U.S. Inmates At Front — Or Back — Of Vaccine Line

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U.S. Inmates At Front — Or Back — Of Vaccine Line
Despite medical community guidance that prisons should be in Phase 1 of vaccinations, many states are pushing inmates to the back of the line.
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While health care workers and nursing home residents are universally first in line for COVID vaccinations, plans for inmates in America's prisons and jails vary from one extreme to the other.

"There's no way that prisoners are going to get it before members of the vulnerable population," Colorado Gov. Jared Polis said during a press conference. 

"I think congregate care settings where individuals are closely together, we know are a documented risk factor, not just for a single individual, but for large populations being exposed to COVID and becoming ill at the same time. From an equity perspective where people are together and at risk in the same situation, we felt it was really important to prioritize that group," Dr. Paul Biddinger, vice chairman for emergency preparedness in the Department of Emergency Medicine at Mass General, said while explaining Massachusetts vaccine distribution plan. 

There are six states putting inmates in the first phase of vaccine distribution — pointing to jails and prisons being COVID hotspots throughout the pandemic. 

So far, at least 1,600 prisoners and 108 prison employees in state and federal prisons have died from COVID complications. And just this week, new infections increased by 10% reaching the highest level yet of positive cases for those behind bars.

"It's a basic tenet of public health to try and stop outbreaks at their source. And in many of these rural communities, the source is the prison," Johns Hopkins University's' Dr. Eric Toner from the Center for Health Security said.  

Toner is a senior scientist at Johns Hopkins — he co-authored a vaccine distribution recommendation report to help states craft their own vaccination plans.  

"And so we absolutely need to vaccinate the people in the prison, whether they're staff or inmates, in order to protect everybody," Toner said.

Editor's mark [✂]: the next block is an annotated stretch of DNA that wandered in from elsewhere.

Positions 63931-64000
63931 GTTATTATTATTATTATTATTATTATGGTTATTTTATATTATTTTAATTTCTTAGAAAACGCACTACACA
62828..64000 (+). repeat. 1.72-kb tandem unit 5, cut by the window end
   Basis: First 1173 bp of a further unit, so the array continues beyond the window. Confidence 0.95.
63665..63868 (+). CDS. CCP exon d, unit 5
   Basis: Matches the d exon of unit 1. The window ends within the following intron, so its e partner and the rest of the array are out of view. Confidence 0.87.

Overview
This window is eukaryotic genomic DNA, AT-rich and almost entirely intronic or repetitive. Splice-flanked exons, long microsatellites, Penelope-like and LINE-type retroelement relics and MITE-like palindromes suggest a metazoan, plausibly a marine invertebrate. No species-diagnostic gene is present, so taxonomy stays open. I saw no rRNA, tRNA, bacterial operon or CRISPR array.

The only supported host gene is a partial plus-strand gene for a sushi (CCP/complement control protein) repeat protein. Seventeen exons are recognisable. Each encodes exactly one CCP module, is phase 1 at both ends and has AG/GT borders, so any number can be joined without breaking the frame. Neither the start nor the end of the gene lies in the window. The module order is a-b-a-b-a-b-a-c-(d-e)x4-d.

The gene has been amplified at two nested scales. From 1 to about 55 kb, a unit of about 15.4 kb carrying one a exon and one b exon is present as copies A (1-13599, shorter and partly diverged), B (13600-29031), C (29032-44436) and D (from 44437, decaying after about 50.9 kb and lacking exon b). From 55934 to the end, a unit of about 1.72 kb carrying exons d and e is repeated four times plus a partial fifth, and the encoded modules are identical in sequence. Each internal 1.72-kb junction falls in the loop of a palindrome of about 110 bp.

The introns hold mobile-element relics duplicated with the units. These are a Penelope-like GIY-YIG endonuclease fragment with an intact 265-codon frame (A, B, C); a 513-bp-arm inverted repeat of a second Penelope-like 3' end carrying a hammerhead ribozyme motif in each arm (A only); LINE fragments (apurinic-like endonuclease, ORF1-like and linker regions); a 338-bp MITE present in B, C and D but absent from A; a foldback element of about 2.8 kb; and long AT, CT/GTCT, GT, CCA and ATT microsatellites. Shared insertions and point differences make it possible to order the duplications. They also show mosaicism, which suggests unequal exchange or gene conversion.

Toner's report as well as reports from the National Academy of Medicine and the Council on Criminal Justice have all recommended that prison staff and inmates be included in the first phase of the vaccination process. 

"We also have, you know, both a legal and moral obligation to provide health care to people that are incarcerated," Toner said.

Despite medical recommendations, the Prison Policy Initiative counts seven states that explicitly have corrections workers in their Phase 1 distribution plan but exclude the inmates until later phases.  

In Chicago, two separate agencies are handling vaccine distribution at the local jail. The Cook County Health and Hospitals System will be vaccinating inmates and the sheriff's office will handle staff. While the staff are scheduled to be vaccinated during Phase 1, there's no definitive timetable for when inmates will receive a vaccination.

Cook County Jail, one of the largest single-site jails in the country, currently has 400 active COVID cases. 

In an email to Newsy, Cook County Health said, "We look forward to receiving sufficient supply to vaccinate our various populations from our employees to our patients [including detainees] to the larger community" but hasn't responded to an email asking for further clarification. 

Toner said, "In our view, prison staff and the prisoners themselves should be treated the same. They are exposed to the same risks. Prisons and jails are locations where there have been large outbreaks, and those outbreaks in the jail tend to seed the community."